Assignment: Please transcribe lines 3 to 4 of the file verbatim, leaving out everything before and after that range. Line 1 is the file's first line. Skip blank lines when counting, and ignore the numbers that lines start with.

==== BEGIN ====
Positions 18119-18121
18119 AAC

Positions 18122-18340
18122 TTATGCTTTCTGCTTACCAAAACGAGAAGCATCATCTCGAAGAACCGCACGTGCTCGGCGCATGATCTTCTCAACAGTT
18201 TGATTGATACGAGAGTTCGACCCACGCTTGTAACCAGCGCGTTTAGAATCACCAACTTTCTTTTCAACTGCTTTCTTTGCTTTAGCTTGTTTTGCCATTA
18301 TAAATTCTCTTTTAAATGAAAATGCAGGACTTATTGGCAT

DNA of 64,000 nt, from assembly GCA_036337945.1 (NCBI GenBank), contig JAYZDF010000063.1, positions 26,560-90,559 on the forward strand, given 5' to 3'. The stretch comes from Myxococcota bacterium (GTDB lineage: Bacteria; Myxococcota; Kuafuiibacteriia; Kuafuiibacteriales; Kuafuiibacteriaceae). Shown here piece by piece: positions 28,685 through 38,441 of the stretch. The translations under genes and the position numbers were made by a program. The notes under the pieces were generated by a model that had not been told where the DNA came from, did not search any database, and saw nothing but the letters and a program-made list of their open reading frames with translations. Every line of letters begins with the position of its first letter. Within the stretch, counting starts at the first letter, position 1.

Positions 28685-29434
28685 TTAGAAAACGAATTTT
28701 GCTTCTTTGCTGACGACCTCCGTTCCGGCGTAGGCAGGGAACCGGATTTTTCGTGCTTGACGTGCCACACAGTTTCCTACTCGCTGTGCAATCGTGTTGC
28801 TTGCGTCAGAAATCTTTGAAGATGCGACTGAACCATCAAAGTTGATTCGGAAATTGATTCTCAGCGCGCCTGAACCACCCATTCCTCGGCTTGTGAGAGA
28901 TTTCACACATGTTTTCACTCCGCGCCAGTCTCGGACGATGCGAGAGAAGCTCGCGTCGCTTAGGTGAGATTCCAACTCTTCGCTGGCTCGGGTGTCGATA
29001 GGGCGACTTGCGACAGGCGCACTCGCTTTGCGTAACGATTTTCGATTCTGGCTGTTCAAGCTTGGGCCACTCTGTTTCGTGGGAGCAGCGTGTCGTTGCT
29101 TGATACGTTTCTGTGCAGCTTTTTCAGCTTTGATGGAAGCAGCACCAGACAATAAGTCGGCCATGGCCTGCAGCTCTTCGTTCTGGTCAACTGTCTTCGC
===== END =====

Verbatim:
Positions 18122-18340
18122 TTATGCTTTCTGCTTACCAAAACGAGAAGCATCATCTCGAAGAACCGCACGTGCTCGGCGCATGATCTTCTCAACAGTT